To grow intestinal bacteria in the lab, goo stiffness matters

"Tissue culture plastic is the standard for growing cells, but it's a really artificial environment because it's so rigid," Jane Grande-Allen says. "It's hard plastic, like a glass slide. Certain cells grow just fine on tissue culture plastic, but they're not consistently easy to infect that way." (Credit: Getty Images)

In order to mimic intestinal infections, researchers have built and tested a set of hydrogel-based platforms to see if they could make both transplanted cells and bacteria comfy.

As a mechanical model of intestinal environments, the lab’s soft, medium, and hard polyethylene glycol (PEG) hydrogels were far more welcoming to the cells that normally line the gut than the glass and plastic usually used by laboratories. These cells can then host bacteria like Escherichia coli that are sometimes pathogenic. The ability to study their dynamics under realistic conditions can help scientists find treatments for the maladies they cause.

The researchers found strong correlation between the stiffness of hydrogels, which mimic intestinal mucus, and how well a diarrhea-causing strain of E. coli adhered to and aggregated atop the epithelial cells that normally line the intestines. They reported that softer hydrogels promoted “significantly greater bacterial adhesion,” which they attribute to mucus and other extracellular matrix components expressed by the cells.

Bioengineer Jane Grande-Allen of Rice University’s Brown School of Engineering and Anthony Maresso at Baylor College of Medicine led the study that appears in Acta Biomaterialia. In the paper, they prove the gels’ value in experiments involving the soft interface between organs and microbial or bacterial pathogens.

five images of increasingly hole-ridden bacteria colonies span from soft, medium, stiff, plastic, glass
A comparison of E. coli cultures on enteroids grown on a selection of surfaces shows the hydrogels in the study are effective mimics of intestinal environments for lab experiments. (Credit: Rice)

Enteroids and invaders

The Estes lab at Baylor built its model cultures using enteroids, constructs of intestinal cell cultures that scientists use to understand how epithelial cells respond to infectious invaders. Enteroids can incorporate a variety of cells found in the gut, but before Rice’s hydrogels, they grew on platforms that did not easily mimic the squishy tissues in host bodies.

“Tissue culture plastic is the standard for growing cells, but it’s a really artificial environment because it’s so rigid,” Grande-Allen says. “It’s hard plastic, like a glass slide. Certain cells grow just fine on tissue culture plastic, but they’re not consistently easy to infect that way.

“This is the case with the cells in the jejunum, where most nutrient absorption happens in the small intestine,” she says. “Our collaborators obtain human intestinal tissues from biopsies and bariatric surgeries to make enteroids, but the enteroids derived from jejunal cells had been difficult to infect with this pathogenic E. coli.”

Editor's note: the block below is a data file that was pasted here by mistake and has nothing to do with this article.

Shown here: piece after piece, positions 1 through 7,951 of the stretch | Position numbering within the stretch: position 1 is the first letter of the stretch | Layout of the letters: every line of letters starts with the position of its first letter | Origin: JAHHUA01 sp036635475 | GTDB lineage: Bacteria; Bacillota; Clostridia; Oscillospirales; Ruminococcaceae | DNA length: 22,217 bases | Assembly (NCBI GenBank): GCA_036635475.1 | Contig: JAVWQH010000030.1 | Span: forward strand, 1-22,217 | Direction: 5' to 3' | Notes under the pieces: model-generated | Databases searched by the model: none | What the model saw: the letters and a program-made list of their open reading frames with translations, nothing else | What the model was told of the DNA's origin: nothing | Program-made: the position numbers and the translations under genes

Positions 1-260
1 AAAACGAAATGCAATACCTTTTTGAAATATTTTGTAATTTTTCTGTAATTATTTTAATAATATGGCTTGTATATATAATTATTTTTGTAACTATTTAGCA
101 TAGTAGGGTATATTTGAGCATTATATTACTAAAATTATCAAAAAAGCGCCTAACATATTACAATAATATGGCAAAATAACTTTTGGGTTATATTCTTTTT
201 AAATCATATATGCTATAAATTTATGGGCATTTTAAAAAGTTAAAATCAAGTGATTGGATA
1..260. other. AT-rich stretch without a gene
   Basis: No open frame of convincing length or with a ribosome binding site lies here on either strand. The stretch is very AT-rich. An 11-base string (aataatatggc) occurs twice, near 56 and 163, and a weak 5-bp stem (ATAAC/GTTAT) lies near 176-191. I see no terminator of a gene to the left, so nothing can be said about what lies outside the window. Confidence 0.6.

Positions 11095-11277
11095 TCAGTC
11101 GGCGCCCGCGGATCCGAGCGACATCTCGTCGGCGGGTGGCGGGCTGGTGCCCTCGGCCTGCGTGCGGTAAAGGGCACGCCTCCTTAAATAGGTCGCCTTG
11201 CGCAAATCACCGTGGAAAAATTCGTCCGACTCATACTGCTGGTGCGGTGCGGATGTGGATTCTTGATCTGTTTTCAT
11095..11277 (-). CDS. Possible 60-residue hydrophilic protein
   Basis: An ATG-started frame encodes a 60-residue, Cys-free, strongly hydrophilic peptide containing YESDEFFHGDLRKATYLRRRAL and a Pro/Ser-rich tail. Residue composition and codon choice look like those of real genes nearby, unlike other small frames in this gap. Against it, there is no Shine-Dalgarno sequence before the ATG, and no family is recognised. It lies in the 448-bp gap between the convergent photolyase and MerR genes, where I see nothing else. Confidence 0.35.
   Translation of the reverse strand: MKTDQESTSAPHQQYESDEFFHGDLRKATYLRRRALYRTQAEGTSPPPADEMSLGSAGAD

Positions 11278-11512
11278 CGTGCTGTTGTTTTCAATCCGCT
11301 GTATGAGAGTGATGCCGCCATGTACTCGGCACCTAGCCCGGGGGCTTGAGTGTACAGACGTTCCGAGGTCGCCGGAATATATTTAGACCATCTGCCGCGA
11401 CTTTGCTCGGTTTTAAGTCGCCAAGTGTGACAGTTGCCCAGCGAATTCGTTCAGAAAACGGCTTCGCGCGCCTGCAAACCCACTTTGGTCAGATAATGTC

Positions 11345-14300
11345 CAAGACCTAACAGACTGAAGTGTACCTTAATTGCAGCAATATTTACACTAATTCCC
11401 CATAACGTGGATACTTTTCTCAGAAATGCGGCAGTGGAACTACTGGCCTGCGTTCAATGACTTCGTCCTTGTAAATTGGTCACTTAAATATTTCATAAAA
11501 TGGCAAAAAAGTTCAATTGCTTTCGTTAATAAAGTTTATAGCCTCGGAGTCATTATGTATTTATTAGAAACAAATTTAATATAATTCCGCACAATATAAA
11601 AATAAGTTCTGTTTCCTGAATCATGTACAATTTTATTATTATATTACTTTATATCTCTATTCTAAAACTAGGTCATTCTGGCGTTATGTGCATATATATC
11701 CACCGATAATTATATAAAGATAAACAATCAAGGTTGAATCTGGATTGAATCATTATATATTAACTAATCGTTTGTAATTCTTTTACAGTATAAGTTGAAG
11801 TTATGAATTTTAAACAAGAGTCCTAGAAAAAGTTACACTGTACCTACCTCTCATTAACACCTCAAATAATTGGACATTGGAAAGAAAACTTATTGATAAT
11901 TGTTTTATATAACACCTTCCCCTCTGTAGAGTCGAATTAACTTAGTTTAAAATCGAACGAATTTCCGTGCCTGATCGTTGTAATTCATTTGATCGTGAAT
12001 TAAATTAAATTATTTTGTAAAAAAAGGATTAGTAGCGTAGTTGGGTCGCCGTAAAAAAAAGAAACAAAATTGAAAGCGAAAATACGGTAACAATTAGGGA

E. coli like their goo ‘just right’

In Grande-Allen’s lab, enteroid cells grew on top of the hydrogel substrates. After a time, the researchers in Maresso’s lab added bacteria and found that the enteric E. coli clustered easily on the intestinal cells grown on the medium and soft gels, but not on glass slides or stiff hydrogels.

All of the hydrogel-cultured enteroids showed significant enrichment of gene and signaling pathways related to epithelial differentiation, cell junctions and adhesions, extracellular matrix and mucins compared to those cultured on rigid surfaces.

The Rice lab reported its successful development of hydrogels for enteroid use in a previous paper with the Baylor researchers. “Getting the cells to adhere and spread on the hydrogels was tricky, which is why we wrote the methods paper,” Grande-Allen says.

“But with that coating approach established, the hydrogel underneath could have a range of different stiffnesses,” she says. “That was the variable in the new paper, and we were floored to find the effect that it had on bacterial adhesion.

“In general, stiffness and its effect on bacteria is rather understudied,” Grande-Allen says. “Others have reported that bacteria grown directly on hydrogels prefer stiffer gels, and that finding will help to study biofilms. But here, our focus was trying to mimic the infectious disease process that actually happens in the gut, so we needed to involve the epithelial cells.”

Grande-Allen says the hydrogels will be used to study other types of diarrhea-causing bacteria, including patient-specific cultivates, but in the near term says her lab will look at the combined effect of stiffness and shear stress on bacterial adhesion to enteroids.

Additional authors of the paper are from Novartis, 10x Genomics, Rice, and Baylor.

The National Institutes of Health, the Cancer Prevention and Research Initiative of Texas, the NIH-supported Texas Medical Center Digestive Diseases Center, the Advanced Technology Core Laboratories at Baylor, the Dan L. Duncan Comprehensive Cancer Center, and the Baylor Office of Research supported the research.

Source: Rice University